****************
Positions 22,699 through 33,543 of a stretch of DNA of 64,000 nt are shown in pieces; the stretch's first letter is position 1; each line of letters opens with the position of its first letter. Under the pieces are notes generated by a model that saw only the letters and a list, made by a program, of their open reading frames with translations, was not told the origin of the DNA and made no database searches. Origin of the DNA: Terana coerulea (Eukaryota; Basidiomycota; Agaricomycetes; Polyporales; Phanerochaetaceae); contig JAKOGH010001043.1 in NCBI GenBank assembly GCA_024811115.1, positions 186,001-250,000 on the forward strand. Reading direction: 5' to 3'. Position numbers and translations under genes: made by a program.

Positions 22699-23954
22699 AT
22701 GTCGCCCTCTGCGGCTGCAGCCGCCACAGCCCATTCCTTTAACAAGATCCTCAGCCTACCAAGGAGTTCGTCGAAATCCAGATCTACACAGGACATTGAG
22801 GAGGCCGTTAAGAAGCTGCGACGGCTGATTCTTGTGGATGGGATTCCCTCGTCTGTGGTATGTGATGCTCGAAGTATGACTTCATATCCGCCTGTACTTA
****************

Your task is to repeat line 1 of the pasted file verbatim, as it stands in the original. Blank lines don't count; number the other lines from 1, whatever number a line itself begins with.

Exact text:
Positions 22,699 through 33,543 of a stretch of DNA of 64,000 nt are shown in pieces; the stretch's first letter is position 1; each line of letters opens with the position of its first letter. Under the pieces are notes generated by a model that saw only the letters and a list, made by a program, of their open reading frames with translations, was not told the origin of the DNA and made no database searches. Origin of the DNA: Terana coerulea (Eukaryota; Basidiomycota; Agaricomycetes; Polyporales; Phanerochaetaceae); contig JAKOGH010001043.1 in NCBI GenBank assembly GCA_024811115.1, positions 186,001-250,000 on the forward strand. Reading direction: 5' to 3'. Position numbers and translations under genes: made by a program.